The Rinse Cycle

When I think back upon the misadventures of my life, I have been slow to attach labels to the things that I felt in various stages.  After all, once we attach a label to something, we rob ourselves of the freedom to describe it any other way.  We build a box around the thing to which no other identification shall seep.  Perhaps it’s easier for us to digest truths when we decide to understand them by giving them a name – an example of our very human need to be in control.

While my labeling system has included such tabs as “painful”, “lonely”, “forgotten”, “unimportant”, “shameful”,  and “invisible”, it has also included descriptors such as “strong”, “surviving”, “forethinking”, “bulletproof” , and “capable”.  One would think that with counter labels as the latter ones, nothing could get to me.

Yet, it became clear last week, in a moment of active reflection, that I missed perhaps one of the most powerful labels in any arsenal:  “fear”.

Is it possible that I spent the better part of my young life afraid?  Didn’t I have a roof over my head and 7 other people in my home to assure my safety?  Wasn’t I warm and dry and fed?

Fear is a cunning emotion.  I realize that now.  It sneaks through our physiology without letting us know where it is, while simultaneously building a cozy nest somewhere in our core.  But, if it was there, why and how did I miss it?

I spent my entire childhood trying not to be a burden to my parents.  I knew that I was expected to clean my plate, not talk back, do what I was told, and get good grades.  Sometimes at the supper table, the only meal we ate together as a family, a hand would fly across my head or face accompanied by the instructions to, “Sit up straight, Goddamit!”.  The result was an attempt to hold my head up while choking down tears and the food I’d just put in my mouth seconds earlier.  That would usually last either until the next outburst or until dinner finally ended.  Thinking about that now, how can that not be frightening? Never knowing when you would be ambushed with physical harm and sub sequential embarrassment would put any adult on guard.  I’m sure my uncertainty as a child was significantly magnified.

I still can’t sit or stand up straight to this day…

Physical, mental and emotional abuse existed in my home.  Every single member of my family suffered and without exception.  No one emerged unscathed.  Nor did any of us learn how to handle our pain and fear in a healthy way.  It has taken me, personally, decades to finally come to grips with and accept my story.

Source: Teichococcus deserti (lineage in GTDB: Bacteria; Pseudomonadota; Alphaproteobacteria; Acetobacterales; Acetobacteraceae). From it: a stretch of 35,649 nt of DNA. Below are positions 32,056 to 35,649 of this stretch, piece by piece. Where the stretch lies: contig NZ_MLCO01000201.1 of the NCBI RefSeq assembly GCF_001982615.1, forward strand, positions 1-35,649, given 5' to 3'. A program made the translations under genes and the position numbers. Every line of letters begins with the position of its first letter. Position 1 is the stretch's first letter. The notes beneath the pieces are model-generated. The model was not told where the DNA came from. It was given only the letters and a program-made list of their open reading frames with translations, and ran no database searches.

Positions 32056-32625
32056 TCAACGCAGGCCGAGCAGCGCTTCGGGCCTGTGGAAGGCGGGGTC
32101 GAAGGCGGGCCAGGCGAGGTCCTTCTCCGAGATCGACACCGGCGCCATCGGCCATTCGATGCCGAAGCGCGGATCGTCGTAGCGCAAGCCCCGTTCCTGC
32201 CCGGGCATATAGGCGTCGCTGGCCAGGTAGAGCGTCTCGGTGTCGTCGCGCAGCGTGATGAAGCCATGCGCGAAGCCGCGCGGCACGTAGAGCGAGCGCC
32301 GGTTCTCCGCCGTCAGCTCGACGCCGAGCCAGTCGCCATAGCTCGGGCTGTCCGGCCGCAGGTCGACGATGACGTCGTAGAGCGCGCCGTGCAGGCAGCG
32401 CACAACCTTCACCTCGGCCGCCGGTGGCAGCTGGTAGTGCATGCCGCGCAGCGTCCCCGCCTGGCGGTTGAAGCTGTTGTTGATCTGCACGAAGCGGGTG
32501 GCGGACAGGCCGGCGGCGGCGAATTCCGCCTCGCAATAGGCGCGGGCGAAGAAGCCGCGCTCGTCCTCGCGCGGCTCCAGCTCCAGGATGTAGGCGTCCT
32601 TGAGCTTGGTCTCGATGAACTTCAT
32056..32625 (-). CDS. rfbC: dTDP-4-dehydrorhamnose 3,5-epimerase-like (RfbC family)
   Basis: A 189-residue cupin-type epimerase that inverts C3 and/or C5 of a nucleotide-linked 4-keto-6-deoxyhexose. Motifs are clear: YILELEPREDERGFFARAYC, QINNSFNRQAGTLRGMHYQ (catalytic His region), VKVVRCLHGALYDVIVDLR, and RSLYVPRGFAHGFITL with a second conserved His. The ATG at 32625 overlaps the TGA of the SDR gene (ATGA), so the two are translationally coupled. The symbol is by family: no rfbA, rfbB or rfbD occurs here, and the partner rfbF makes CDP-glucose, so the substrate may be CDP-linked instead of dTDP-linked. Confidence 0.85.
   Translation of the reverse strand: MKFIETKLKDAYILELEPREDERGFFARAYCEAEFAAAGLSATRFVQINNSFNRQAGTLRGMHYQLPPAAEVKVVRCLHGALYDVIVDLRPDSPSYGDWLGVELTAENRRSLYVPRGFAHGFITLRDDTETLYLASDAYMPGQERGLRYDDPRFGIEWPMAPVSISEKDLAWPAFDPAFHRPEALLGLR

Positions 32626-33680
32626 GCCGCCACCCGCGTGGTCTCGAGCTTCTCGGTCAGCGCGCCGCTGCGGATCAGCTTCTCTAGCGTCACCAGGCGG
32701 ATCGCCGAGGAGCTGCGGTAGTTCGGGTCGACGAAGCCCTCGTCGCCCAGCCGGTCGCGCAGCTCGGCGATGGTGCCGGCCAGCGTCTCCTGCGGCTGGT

And so I came forth as a young adult:  ashamed and unworthy and self-reliant but untrusting of every one in the world.  I was determined to never return to those days of my life.  But the truth is that I never escaped.  Fear has dominated every memory, every relationship since then.

I have spent more years outside of that family than inside.  I have my own children now.  I have sworn not to raise them in the same way, and thus far, I have not.  Yet just this past week, both my children were diagnosed with anxiety issues.  Where did I go wrong?  When did I miss the warning signs?  How much is genetic and how much is environmental? Have I failed them? And how can I make them feel peace in this absolutely batshit crazy, tribal, angry and polarized world?

Fear wasn’t just an emotion of my childhood.  It WAS my childhood.  It is so obvious to me now. I haven’t quite wrapped my head around it yet.  I need more time to sit and be with myself as I feel the fear again and let it consume me.  It must finish its destruction before I can begin reconstruction.  Maybe this is what finding out who we are truly means:  letting the incompletion of all the things we suffered and pushed away finally get through the wash and rinse cycle, the agitation and the removal of the impurity.  Because we were all pure beings when we entered the world.  Innocence was and still is at our core.  We only have to emerge…Where is the stifled beauty we each uniquely possess?

Can you sit with your pain and let it finish its course and control over you?  Life is a shit show.  Time to take the front row seat and bear witness to it all…fearlessly.

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2 Responses to The Rinse Cycle

  1. Will says:

    I can’t say I had the same childhood. My family was a loving and supportive family. And still is But now that I’m struggling with life I agree on the fear that I’m having. Don’t feel much like living anymore. But I know I have to be here for my family when they need support. Life is a shit show and I’m the star in it. Trying very hard to be just a spectator but it’s a troublesome time and path I’m living. I hope it all ends soon literally.

    Like

  2. Tom says:

    We are you, and you are us. We can’t reach what is behind us, we can only reach what is in front of us. And, the only thing good about the good old days is that they are gone…..

    Like

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